10 Jun Driving in Rome
Are you thinking of driving to reach to Rome from another Italian town or renting a car during your stay?
Maybe, after reading this post you will reconsider your plans or change your mind.
I imagine that you’re going to book a hotel or rent an apartment in the city centre (centro storico) or Trastevere and well… the city centre and Trastevere are within the restricted area called “ZTL” (Zona a Traffico Limitato: Limited Traffic Zone), which means that, if you are driving in Rome, you need then to plan carefully your arrival day and time of arrival as the place where you are staying could be within the ZTL and can be reached by car only during certain hours.
Vehicles are not allowed within the ZTL area of Rome before 6.30 pm on week days (Mon-Fri). On Saturdays they’re allowed only in the morning. On Sundays and public holidays they are allowed the entire day. Be aware though that from time to time, even on certain Sundays there could be no traffic zones to reduce pollution levels. These days are normally advertised before hand.
Do not rely on your GPS when planning your itinerary, usually it simply suggests the shorter route. This is one of the worst case scenarios: you may end up with the car in a narrow alley with the tables of a restaurant occupying half of the street!
Scooters, taxis and cars of residents (provided with a special permit) are the only vehicles allowed in the ZTL areas at any time.
If you do need to reach Rome by car, you may want to book a place that is right outside of the ZTL zone, possibly close to a tram stop or metro station, but you will still need to find a parking space, which may be difficult as well!
When parking on the streets, always pay attention at the color of the stripes on the paving: parking spaces are marked with blue stripes, meaning one must pay at the parking meter.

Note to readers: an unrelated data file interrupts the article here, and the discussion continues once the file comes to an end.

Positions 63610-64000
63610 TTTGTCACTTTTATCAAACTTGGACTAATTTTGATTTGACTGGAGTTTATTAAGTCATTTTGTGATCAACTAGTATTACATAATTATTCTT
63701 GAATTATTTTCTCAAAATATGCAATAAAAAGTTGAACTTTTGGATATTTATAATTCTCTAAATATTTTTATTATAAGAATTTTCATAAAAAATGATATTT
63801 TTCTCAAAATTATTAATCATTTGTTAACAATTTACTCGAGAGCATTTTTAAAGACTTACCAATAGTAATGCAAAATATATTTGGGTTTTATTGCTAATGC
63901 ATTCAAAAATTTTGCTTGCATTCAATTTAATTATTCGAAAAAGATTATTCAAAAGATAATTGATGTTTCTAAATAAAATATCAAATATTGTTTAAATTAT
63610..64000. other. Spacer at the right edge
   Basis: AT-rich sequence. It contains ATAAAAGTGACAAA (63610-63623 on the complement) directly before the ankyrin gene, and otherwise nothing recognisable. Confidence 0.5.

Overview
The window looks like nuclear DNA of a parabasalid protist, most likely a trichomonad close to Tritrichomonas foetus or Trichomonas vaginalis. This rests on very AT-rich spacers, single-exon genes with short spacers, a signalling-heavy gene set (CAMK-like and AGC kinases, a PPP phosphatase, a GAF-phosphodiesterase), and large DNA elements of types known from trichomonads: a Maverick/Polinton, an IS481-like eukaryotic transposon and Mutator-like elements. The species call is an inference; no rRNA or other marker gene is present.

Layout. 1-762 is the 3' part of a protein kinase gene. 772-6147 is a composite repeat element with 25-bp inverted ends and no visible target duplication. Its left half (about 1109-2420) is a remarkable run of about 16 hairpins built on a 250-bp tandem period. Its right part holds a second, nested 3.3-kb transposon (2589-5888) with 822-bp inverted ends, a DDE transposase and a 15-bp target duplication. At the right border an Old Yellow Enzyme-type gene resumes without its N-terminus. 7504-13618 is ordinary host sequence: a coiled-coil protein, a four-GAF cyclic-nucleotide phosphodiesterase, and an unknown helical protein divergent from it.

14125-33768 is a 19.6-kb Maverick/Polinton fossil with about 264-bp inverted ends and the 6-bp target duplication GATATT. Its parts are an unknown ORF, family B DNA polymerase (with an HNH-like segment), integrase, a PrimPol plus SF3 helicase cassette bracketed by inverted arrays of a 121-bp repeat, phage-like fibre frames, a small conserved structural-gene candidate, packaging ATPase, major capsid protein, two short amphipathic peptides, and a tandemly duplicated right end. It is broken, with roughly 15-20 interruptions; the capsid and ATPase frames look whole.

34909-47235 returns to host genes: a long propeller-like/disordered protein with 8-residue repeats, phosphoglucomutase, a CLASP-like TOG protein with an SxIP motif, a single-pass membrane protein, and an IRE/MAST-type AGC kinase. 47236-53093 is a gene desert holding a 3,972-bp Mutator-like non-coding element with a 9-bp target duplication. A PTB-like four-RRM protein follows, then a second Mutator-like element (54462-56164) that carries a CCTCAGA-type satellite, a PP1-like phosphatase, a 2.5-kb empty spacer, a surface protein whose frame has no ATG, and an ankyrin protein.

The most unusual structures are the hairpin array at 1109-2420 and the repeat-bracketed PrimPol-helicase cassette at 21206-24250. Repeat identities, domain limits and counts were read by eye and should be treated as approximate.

You will then have to look for a box, which is normally located at the end of the block. Parking meters accept coins only—usually 1 Euro per hour – and will give you a slip to leave on the dashboard. If the meter is out of order or you want to buy the card that will enable you to park your vehicle in the same place for the entire day (8 €), you need to search for a newspaper kiosk or a tobacco store, which is marked by a white T sign.
Outside of the city centre there are also some places with white stripes, where parking is free.
The ZTL zones are monitored by cameras, so tickets are issued immediately and automatically. There will be nobody to explain that you were not aware of the ZTL areas. The ticket is sent to the address registered with the car, or to a car rental company.
Not all the cities in Italy have ZTL areas but many of the historic districts do (Florence, Lucca, Pisa, Bologna, etc.), and times and rules may be different.
Here is the official link to Rome municipality website with Rome ZTL map:
Oh! And yes… we are terrible drivers sometimes, the city is congested with traffic and driving in Rome can be very stressing even for the Romans themselves but all major attractions can be reached by bus, metro or walking.
Are you still thinking of driving in Rome? If you need to rent a car a good idea is to get it outside of the city centre on your way out or leave it in a parking lot when you reach the city.